This message shows on many levels the significance of social media activism. The support the Facebook group gave to Barth’s issue allowed his winning speech to be presented. Barth’s sincerity in how he thanked his supporters, and also his passion for the topic at hand, played a major role in the support he received.
On March 28, 2014 Barth presented his speech at the Nebraska School Activities Association Speech Championships. In his speech, found on Huffington Post, Barth wrote, “I am not here to talk about what it means to be gay or what it means to be straight. I am here to talk about what it means to ignore society’s expectations of yourself and to be your own individual person. These selections demonstrate the struggles that both men and women go through on a daily basis when they are being judged by their peers for not acting like their gender ‘should.’”
The way Barth immersed himself in this topic was inspiring to many people who have dealt with the issue at hand and/or those who thought that lesbian, gay, bisexual, and transgender issues should be brought to center stage instead of being swept under the rug. Throughout this post, Barth was expressing his right to freedom of speech and promoting equal opportunity with those who have different gender orientations. He chose to become a voice for those who are unable to speak up about the acceptance of gender equality, and this is how he gained supporters.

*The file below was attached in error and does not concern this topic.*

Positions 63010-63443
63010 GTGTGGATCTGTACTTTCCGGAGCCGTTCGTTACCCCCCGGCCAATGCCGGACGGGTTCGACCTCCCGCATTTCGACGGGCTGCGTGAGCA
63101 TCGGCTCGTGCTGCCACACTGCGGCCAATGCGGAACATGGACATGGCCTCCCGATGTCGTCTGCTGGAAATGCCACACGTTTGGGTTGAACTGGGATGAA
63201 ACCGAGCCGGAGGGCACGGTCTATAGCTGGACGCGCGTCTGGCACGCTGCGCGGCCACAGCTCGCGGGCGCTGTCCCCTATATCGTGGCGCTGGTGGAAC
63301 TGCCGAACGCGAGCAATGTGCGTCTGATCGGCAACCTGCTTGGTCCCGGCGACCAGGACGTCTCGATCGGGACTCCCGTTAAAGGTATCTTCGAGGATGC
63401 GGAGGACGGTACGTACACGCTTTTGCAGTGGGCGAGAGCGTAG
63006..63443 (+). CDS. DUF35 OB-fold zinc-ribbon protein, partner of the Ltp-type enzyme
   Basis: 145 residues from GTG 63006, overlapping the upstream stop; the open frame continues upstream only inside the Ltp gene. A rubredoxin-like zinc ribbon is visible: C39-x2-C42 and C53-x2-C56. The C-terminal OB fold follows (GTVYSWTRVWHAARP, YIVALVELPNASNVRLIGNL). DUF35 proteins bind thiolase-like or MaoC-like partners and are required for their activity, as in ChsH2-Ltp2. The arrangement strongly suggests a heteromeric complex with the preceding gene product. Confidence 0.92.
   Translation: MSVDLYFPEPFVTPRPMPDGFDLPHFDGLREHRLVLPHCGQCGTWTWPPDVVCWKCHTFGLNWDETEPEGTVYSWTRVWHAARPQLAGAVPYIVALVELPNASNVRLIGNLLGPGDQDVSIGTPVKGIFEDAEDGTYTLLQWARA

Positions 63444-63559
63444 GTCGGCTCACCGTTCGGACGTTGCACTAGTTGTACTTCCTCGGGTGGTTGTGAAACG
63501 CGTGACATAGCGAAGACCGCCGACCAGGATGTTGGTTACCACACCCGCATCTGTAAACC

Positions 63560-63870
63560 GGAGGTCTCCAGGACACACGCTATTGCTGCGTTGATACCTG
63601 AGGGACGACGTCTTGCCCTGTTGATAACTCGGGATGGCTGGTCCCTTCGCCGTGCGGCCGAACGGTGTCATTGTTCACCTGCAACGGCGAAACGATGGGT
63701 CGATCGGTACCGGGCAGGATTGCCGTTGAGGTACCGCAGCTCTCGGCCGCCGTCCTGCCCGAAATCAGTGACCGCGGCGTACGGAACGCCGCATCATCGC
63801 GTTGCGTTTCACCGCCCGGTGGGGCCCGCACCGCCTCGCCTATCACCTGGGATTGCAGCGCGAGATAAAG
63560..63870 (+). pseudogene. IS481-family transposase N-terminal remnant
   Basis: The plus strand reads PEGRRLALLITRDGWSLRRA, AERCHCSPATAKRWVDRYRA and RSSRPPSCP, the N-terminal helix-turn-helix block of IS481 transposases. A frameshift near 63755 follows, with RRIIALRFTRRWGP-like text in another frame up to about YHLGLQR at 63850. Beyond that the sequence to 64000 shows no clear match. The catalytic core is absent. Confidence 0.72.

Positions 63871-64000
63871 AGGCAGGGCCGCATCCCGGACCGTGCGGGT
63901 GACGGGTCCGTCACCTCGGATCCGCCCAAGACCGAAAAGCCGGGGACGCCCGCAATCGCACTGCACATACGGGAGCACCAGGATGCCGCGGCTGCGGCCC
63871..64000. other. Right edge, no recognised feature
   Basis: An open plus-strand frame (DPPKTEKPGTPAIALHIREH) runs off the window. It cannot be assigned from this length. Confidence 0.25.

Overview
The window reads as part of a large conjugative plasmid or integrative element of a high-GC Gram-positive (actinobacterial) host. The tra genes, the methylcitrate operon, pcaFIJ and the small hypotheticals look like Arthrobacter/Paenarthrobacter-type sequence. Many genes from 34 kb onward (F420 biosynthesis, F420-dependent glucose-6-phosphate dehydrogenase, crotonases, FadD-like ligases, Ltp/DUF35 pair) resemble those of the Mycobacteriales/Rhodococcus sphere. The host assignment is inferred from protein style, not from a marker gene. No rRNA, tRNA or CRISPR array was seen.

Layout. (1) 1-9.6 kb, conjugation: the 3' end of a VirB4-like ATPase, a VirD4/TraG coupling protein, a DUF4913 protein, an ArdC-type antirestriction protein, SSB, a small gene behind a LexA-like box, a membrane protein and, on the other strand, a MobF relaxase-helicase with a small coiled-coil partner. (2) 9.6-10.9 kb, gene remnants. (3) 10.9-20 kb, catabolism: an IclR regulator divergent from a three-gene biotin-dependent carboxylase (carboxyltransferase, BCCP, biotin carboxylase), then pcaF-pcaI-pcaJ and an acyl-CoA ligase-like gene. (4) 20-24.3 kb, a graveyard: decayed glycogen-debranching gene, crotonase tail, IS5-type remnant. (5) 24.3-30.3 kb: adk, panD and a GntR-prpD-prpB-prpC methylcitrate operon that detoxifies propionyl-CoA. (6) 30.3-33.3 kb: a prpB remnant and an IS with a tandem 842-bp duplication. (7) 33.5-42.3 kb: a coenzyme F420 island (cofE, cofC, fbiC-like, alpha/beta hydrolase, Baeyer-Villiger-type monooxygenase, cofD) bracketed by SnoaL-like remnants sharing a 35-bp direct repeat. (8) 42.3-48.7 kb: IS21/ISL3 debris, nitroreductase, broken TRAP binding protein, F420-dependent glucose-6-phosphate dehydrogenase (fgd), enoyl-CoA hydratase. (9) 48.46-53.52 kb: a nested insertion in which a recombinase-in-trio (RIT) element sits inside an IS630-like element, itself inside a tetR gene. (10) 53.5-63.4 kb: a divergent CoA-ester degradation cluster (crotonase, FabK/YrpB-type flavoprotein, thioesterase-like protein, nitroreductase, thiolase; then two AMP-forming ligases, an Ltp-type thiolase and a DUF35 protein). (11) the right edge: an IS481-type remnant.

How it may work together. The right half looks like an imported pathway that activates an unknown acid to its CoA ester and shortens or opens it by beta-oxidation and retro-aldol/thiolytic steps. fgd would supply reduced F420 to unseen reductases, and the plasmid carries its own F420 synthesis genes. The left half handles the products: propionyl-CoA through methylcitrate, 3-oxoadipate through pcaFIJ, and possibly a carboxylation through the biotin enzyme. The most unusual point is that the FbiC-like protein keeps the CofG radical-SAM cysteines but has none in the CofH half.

Also in his post, Barth was able to openly discuss how this ordeal was a life changing experience and he would not have changed what had happened. He explains that this experience opened his eyes to the issues around him and helped him grow as a person. Many people placed in the same situation would not have responded in such a manner. Barth, at a young age, was able to see a glimpse into a world of issues that most people try to ignore. He showed no hostility towards Blandford-Green as this issue was being resolved. After having the opportunity to be interviewed with her, Blandford-Green admitted that the rules regarding censorship need to be reviewed. In the conclusion of his post, Barth expressed his opinion about Blandford-Green by saying that she was not the “evil lady that some people believed her to be.”